Getting started with the Boost libraries in Ubuntu Linux

1. Install the Boost libraries from the command line

First try the following

$ sudo apt-get install libboost*

You may get an error message similar to the following, like I did:

E: Unable to correct problems, you have held broken packages.

Upon reading the online forums, I then tried the next commands:

$ sudo apt-get clean && sudo apt-get update
$ sudo apt-get upgrade
$ sudo apt-get install libboost*

But no luck. I was still getting the same error message.

This is what actually worked for me:

$ sudo apt-get install libboost-all-dev

2. Create a a sample project utilizing Boost

$ mkdir boost
$ cd boost/
$ cat > main.cpp &

Using the Linux-based text editor of your choice (I often use gedit or emacs), paste the following code sample into main.cpp that makes use of the Boost formatting capabilities. This is the same code as was used in the setting up of Boost for Visual Studio example:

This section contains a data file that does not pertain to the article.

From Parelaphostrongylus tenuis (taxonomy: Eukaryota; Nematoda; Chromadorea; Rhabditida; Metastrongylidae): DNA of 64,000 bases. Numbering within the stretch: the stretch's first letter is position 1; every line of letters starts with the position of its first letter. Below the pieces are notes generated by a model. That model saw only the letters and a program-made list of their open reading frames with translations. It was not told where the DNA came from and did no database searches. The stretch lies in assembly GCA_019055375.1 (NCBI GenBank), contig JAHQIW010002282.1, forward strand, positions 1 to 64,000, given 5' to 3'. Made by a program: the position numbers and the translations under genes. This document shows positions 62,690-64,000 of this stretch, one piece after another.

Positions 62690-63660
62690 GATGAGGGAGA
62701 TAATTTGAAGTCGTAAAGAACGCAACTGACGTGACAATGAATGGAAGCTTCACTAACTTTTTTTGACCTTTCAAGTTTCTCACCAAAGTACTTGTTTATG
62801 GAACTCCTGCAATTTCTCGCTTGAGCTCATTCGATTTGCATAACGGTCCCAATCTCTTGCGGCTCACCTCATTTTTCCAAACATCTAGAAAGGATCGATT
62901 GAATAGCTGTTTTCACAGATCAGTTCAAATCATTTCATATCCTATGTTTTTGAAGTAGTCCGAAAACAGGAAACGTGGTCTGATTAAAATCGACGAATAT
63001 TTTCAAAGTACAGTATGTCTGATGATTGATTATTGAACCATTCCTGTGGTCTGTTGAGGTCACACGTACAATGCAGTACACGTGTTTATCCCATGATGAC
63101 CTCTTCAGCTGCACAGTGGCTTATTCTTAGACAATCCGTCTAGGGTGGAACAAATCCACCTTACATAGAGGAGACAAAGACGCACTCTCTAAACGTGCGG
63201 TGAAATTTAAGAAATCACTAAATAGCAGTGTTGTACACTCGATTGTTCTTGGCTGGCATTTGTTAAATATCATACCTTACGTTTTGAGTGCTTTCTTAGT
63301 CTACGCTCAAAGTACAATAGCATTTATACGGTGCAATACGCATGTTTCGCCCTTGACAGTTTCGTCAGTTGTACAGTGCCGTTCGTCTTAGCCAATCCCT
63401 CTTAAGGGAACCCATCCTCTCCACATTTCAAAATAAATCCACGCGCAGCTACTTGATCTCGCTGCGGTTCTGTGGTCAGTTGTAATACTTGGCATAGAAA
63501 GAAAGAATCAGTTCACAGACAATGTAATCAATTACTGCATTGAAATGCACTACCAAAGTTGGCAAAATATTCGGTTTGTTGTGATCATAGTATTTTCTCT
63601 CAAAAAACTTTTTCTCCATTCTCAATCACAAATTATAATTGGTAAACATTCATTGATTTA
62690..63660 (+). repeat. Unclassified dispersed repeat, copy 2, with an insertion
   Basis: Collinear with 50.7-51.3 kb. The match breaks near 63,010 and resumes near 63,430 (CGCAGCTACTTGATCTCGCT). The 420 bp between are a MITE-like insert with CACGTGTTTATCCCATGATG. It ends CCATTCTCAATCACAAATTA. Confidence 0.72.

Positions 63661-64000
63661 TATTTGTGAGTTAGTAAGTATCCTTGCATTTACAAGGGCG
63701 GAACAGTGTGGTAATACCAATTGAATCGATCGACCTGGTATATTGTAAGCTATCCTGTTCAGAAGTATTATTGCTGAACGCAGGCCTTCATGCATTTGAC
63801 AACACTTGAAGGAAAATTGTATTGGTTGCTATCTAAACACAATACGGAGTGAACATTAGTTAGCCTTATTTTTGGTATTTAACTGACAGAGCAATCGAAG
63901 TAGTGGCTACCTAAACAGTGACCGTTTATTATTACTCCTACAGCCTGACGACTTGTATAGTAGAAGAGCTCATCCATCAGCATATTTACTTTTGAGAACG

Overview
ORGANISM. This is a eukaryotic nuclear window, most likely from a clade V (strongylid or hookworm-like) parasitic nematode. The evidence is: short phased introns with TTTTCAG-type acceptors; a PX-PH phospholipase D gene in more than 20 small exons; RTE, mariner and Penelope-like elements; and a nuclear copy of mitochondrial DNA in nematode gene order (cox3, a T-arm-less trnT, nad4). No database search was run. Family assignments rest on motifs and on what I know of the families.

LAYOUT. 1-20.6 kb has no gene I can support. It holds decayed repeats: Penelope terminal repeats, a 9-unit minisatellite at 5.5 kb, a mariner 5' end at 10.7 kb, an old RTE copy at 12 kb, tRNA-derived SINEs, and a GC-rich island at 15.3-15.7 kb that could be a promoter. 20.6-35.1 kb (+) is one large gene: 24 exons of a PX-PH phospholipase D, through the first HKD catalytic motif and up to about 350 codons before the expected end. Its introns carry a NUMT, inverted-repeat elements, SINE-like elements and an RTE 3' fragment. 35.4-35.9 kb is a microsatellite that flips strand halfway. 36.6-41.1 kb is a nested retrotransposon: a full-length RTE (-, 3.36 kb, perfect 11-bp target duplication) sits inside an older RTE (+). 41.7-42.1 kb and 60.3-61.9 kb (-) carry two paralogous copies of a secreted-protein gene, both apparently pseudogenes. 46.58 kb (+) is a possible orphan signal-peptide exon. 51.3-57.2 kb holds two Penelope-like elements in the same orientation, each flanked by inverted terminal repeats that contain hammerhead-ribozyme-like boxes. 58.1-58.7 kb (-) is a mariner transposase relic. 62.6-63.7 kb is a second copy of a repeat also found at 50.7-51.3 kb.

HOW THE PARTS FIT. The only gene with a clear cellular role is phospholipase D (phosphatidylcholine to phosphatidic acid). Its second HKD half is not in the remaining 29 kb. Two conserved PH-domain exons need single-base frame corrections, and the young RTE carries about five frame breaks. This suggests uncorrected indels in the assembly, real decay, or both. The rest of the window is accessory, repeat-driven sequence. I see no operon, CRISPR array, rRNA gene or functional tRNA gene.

#include <iostream>
#include <boost/format.hpp>

using namespace std;
using namespace boost;

int main()
{
    unsigned int arr[5] = { 0x05, 0x04, 0xAA, 0x0F, 0x0D };

    cout << format("%02X-%02X-%02X-%02X-%02X")
            % arr[0]
            % arr[1]
            % arr[2]
            % arr[3]
            % arr[4]
         << endl;
}

3. Compile and run the program

$ g++ -o main *.cpp
$ ./main

Giving the following formatted hexadecimal output:

05-04-AA-0F-0D

Another example: getting started with Boost threads

Another code sample, this time demonstrating the use of Boost:threads in
a Linux environment:

#include <boost/thread/thread.hpp>
#include <iostream>

void hello()
{
    std::cout 

And be sure to incude -lboost_system -lboost_thread in your compilation:

$ g++ -o main *.cpp -lboost_system -lboost_thread
$ ./main

Giving the following output:

Hello world, I'm a thread!

Latest Comments

  1. xgenvn 15 October 2015
    • Andy 15 October 2015

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